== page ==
Unpublished Disposition, 875 F.2d 319 (9th Cir. 1989)Annotate this Case
UNITED STATES of America, Plaintiff-Appellee,v.Clyde Dennis FOWLER, Defendant-Appellant.
United States Court of Appeals, Ninth Circuit.
Submitted* April 5, 1989.Decided May 11, 1989.
Before TANG, NELSON and REINHARDT, Circuit Judges.
Clyde Dennis Fowler appeals his sentence, imposed following his guilty plea, for conspiracy to distribute and to possess with intent to distribute cocaine and marijuana, and using a telephone to facilitate the commission of those felonies. Fowler contends that the government breached its plea agreement with him by failing to inform the sentencing court of the nature and extent of his cooperation in providing information regarding criminal investigations. We affirm.
Review of the record indicates that the prosecutor scrupulously complied with the literal meaning of the terms contained in the plea agreement by detailing the nature and extent of Fowler's cooperation in a letter submitted to the sentencing court. See Santobello v. New York, 404 U.S. 257, 262 (1971); United States v. Read, 778 F.2d 1437, 1441 (9th Cir. 1985), cert. denied, 479 U.S. 835 (1987). Fowler, represented by counsel, executed a plea agreement with the government and pleaded guilty to these charges. The plea agreement provided that, in exchange for Fowler's cooperation in providing information about criminal investigations, the government would bring the nature and extent of his cooperation to the attention of the sentencing court. The government reserved the right to notify the district court at the plea hearing, "and prior to and at the time of sentencing, all pertinent facts concerning [Fowler's] participation in criminal activity". Fowler and the Government also agreed that Fowler's sentence should not exceed a three year term of imprisonment and a fine of more than $250,000.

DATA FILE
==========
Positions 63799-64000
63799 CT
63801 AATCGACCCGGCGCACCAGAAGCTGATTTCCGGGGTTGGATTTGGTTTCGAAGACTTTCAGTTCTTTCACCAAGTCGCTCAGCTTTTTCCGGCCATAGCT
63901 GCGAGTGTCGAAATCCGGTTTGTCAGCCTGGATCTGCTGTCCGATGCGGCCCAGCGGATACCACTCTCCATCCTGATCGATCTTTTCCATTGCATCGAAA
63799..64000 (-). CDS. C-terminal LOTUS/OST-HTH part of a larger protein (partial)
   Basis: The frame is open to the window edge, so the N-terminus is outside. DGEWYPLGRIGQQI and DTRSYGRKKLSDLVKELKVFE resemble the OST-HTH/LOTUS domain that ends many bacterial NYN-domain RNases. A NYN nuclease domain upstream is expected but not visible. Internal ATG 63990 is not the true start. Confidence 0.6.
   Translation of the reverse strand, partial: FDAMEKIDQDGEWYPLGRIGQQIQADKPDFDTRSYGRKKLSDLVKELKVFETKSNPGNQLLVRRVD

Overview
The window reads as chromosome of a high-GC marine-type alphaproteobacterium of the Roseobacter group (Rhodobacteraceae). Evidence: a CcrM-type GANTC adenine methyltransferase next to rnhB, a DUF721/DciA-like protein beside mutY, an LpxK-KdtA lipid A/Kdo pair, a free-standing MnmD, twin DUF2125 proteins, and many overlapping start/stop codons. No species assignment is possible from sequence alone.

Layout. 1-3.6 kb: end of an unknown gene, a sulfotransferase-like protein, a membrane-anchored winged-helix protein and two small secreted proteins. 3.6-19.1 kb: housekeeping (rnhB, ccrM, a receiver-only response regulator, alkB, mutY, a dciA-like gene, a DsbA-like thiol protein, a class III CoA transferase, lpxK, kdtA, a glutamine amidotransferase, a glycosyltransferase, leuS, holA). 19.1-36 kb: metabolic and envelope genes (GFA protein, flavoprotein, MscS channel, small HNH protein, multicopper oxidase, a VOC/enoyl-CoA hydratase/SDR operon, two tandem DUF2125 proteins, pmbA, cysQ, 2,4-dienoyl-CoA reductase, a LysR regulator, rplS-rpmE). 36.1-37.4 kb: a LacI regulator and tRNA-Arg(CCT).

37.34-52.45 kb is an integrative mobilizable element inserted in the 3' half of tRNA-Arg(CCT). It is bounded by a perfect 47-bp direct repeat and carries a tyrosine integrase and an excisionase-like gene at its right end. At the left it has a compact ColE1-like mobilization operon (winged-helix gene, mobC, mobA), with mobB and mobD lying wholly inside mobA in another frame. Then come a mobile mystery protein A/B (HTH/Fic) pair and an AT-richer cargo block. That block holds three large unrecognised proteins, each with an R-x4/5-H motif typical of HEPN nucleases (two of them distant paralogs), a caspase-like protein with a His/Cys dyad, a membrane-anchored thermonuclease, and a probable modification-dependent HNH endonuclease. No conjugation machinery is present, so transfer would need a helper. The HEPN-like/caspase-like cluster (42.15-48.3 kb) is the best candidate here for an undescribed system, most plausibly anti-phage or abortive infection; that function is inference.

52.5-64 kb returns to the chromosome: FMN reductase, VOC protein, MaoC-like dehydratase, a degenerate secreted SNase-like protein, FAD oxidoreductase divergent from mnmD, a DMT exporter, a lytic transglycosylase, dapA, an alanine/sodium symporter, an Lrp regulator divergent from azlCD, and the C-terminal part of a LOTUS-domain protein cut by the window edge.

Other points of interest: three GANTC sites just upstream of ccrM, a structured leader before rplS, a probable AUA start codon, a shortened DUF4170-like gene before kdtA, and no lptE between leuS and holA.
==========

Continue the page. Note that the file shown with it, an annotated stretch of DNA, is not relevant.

At sentencing, the government suggested that Fowler should receive the benefit of the plea agreement because he had fully complied with its terms. The prosecutor also brought to the court's attention a letter he had written regarding Fowler's cooperation. The prosecutor's letter detailed the extent of Fowler's cooperation and indicated that his cooperation was a significant factor in convicting another cocaine trafficker. Specifically, the letter confirms that Fowler's cooperation was crucial regarding the case against a codefendant, who ultimately pleaded guilty. Finally, the letter informs that, in general, Fowler had declined to cooperate beyond the limits of the agreement but that, Fowler had fully complied with the plea agreement's terms.
Fowler was sentenced to two years imprisonment and fined five thousand dollars ($5,000), a sentence well within the terms of the plea agreement.
Absent an express term in the plea agreement requiring the prosecutor to recommend enthusiastically a particular disposition, the prosecutor may make a "less than enthusiastic" request for leniency at sentencing. United States v. Benchimol, 471 U.S. 453, 456 (1985) (per curiam). Upon review we find that the prosecutor's "less than enthusiastic" statement did not breach the agreement. See Benchimol, 471 U.S. at 456. The sentence imposed was within the terms of the plea agreement. We find no error.